An edict from the Motherland

Martin B Van Der Weyden
Med J Aust 2007; 186 (11): 553. || doi: 10.5694/j.1326-5377.2007.tb01049.x
Published online: 4 June 2007

From the first days of European settlement, our colonies were bombarded with bureaucratic edicts from the Motherland, until Federation and Australia’s emergence as a proud and independent nation put an end to our dependency.

* Australia: the politics of fear and neglect [editorial]. Lancet 2007; 369: 1320.

But the Motherland’s long-lost role was recently revived in an editorial in The Lancet entitled Australia: the politics of fear and neglect.* Short, simplistic and sensational, it proclaimed that Australia’s progressive and inclusive culture was burdened by a dark underbelly of political conservatism.

It further asserted that the Australian Government had effectively silenced dissent in the scientific community, and propagated a political view “that those who spoke up for indigenous health were simply ‘establishing politically and morally correct credentials’”. To top it off, the Prime Minister was portrayed as ruthlessly exploiting Australia’s strong undercurrent of political conservatism.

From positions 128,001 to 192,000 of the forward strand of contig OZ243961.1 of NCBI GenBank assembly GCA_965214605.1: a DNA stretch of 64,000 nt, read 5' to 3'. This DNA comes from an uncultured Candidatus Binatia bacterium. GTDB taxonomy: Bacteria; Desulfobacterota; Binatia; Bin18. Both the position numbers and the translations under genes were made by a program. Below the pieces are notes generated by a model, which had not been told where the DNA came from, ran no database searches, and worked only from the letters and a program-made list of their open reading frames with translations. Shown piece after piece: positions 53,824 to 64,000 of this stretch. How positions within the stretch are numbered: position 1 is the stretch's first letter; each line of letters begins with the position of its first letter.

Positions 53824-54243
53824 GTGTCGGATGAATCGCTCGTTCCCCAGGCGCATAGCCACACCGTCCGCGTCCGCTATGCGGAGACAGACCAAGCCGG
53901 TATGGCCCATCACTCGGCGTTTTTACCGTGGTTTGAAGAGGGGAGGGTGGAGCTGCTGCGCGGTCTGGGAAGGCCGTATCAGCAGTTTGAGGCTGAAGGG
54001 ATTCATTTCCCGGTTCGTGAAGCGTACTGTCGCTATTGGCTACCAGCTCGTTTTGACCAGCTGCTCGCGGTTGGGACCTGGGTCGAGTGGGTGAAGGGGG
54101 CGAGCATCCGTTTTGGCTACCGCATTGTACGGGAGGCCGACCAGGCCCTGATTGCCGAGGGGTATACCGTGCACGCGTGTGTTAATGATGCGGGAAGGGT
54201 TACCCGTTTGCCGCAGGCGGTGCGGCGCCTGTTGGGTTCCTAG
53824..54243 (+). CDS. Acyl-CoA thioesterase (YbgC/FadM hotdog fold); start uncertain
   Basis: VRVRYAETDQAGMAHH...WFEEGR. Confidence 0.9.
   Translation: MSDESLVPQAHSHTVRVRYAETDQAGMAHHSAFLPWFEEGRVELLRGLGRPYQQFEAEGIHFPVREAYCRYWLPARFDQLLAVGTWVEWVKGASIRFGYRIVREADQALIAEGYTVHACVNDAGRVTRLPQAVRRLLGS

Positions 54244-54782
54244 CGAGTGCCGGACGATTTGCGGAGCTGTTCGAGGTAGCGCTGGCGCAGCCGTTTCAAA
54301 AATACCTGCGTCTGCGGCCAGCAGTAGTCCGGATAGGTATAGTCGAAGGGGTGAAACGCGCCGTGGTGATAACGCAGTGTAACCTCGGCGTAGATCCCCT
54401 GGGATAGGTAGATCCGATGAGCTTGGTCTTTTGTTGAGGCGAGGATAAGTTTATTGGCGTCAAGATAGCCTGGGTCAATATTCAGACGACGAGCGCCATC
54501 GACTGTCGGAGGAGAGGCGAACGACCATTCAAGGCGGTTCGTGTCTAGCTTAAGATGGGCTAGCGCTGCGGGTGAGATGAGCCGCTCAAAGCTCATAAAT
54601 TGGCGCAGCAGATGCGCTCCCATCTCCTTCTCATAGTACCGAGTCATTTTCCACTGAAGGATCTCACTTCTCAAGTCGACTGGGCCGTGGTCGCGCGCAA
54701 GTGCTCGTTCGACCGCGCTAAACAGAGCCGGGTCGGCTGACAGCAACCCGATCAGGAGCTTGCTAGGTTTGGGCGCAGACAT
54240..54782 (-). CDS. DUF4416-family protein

And The Lancet’s solution? Gratuitous advice to oust the conservatives at this year’s federal election and usher in a new era of “enlightenment” for Australian health and medical science!

Significantly, the editorial was silent on the concerted efforts of dedicated Australian researchers and doctors working to improve Indigenous health, and the fearless advocacy of this goal by various professional bodies and this Journal. Despite The Lancet’s assertion of “silenced” scientists, its editorial was strangely silent on the conservative government’s unprecedented investment in health and medical research.

† Cook M. Keep petty politics out of science. The Australian 2007; 1 May: 12.

Following The Lancet’s edict, a commentary in The Australian warned scientific and medical journals not to engage in politics and put their public standing, independence and integrity at risk. As long as there remain unresolved issues in the delivery of health care to all Australians, requiring political attention and action, the MJA will never heed this injunction.

But, in pursuit of this goal, the recent edict from London is hardly an example to emulate.


  • Martin B Van Der Weyden



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